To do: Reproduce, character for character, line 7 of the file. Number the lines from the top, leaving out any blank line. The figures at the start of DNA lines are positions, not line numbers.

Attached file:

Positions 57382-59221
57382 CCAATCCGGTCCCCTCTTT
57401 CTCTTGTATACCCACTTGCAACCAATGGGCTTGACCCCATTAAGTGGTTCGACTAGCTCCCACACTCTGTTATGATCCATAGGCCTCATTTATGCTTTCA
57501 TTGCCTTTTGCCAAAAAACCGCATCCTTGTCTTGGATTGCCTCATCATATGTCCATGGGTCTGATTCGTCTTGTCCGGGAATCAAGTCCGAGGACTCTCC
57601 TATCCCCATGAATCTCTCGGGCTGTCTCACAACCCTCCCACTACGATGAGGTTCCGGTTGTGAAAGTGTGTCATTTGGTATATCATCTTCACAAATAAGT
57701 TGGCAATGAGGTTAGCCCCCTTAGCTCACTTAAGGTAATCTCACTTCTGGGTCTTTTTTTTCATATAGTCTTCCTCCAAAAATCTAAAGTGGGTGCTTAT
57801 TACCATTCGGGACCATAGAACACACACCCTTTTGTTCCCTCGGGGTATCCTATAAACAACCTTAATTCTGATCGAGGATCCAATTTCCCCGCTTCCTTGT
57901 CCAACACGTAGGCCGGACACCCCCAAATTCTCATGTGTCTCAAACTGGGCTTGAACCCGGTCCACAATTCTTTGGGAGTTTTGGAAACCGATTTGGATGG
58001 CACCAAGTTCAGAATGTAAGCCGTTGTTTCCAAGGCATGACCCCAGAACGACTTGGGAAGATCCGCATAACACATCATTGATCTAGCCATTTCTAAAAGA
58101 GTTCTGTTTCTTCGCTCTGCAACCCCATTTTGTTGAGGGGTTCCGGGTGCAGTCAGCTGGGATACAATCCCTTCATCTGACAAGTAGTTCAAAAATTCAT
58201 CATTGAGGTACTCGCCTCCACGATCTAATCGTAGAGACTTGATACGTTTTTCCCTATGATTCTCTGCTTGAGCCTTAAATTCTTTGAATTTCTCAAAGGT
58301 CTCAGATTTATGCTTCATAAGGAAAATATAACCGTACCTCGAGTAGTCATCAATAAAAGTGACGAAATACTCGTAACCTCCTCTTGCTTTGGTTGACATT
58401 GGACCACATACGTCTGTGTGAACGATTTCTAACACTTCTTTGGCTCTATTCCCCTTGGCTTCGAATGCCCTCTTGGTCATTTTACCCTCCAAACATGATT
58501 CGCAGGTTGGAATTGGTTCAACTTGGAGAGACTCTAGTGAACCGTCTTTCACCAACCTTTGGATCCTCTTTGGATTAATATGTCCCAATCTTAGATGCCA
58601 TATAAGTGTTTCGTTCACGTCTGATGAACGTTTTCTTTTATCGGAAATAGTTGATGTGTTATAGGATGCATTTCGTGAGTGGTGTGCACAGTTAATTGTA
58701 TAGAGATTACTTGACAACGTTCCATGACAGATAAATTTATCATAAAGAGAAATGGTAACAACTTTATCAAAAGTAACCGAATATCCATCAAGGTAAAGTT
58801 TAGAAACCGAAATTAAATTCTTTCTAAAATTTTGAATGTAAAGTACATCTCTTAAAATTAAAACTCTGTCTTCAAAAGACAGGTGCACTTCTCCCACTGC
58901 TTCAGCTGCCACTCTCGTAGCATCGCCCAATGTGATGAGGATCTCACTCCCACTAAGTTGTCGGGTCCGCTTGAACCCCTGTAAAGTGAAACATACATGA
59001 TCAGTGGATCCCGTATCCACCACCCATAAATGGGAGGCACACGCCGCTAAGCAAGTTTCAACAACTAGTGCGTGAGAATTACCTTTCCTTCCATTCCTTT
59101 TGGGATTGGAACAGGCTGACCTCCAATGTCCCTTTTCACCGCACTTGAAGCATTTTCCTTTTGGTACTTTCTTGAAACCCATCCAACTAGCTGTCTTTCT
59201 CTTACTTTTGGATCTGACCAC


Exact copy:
57801 TACCATTCGGGACCATAGAACACACACCCTTTTGTTCCCTCGGGGTATCCTATAAACAACCTTAATTCTGATCGAGGATCCAATTTCCCCGCTTCCTTGT